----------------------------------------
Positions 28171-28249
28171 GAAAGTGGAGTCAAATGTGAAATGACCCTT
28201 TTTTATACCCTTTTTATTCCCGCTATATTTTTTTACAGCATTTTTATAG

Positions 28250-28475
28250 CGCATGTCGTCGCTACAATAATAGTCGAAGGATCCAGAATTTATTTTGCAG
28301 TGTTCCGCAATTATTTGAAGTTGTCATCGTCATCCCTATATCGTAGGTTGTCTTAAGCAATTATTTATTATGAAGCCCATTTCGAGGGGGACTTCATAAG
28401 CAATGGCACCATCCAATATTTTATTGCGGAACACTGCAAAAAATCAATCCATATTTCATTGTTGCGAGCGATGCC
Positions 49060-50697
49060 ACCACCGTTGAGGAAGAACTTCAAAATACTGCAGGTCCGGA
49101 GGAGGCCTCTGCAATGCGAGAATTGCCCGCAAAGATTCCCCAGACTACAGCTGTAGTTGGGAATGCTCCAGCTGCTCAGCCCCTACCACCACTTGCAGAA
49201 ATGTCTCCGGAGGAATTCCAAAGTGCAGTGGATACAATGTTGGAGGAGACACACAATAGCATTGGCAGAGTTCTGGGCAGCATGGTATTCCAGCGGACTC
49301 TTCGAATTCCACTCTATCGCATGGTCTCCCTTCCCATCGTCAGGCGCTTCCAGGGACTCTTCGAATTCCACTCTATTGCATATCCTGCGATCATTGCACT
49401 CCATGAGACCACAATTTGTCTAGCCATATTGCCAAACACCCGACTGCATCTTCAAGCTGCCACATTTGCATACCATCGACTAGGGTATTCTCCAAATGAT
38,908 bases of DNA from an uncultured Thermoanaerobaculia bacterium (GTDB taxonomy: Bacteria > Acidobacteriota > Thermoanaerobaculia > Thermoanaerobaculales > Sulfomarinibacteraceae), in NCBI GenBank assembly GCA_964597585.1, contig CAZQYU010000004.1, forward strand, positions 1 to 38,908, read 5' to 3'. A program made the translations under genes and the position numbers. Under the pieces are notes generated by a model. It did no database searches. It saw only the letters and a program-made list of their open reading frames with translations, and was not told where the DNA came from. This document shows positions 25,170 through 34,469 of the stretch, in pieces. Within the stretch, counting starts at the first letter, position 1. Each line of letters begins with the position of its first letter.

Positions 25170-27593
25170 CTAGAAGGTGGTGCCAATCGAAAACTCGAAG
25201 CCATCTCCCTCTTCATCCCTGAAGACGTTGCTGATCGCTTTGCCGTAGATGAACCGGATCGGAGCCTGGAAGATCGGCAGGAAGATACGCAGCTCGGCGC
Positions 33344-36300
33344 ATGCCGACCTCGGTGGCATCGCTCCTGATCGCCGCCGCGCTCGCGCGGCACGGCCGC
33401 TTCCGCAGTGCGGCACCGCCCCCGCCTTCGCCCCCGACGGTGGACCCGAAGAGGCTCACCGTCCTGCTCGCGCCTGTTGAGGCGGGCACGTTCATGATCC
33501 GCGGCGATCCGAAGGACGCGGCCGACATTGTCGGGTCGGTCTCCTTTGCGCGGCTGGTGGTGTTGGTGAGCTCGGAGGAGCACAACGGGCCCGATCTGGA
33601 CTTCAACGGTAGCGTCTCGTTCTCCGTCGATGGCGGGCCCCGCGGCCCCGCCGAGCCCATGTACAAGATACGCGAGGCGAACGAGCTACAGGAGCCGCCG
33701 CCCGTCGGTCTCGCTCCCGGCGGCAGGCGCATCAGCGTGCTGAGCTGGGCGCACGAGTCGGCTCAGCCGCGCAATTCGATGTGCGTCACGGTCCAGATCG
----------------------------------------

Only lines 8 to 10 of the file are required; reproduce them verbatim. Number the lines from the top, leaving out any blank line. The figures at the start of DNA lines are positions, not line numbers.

Positions 49060-50697
49060 ACCACCGTTGAGGAAGAACTTCAAAATACTGCAGGTCCGGA
49101 GGAGGCCTCTGCAATGCGAGAATTGCCCGCAAAGATTCCCCAGACTACAGCTGTAGTTGGGAATGCTCCAGCTGCTCAGCCCCTACCACCACTTGCAGAA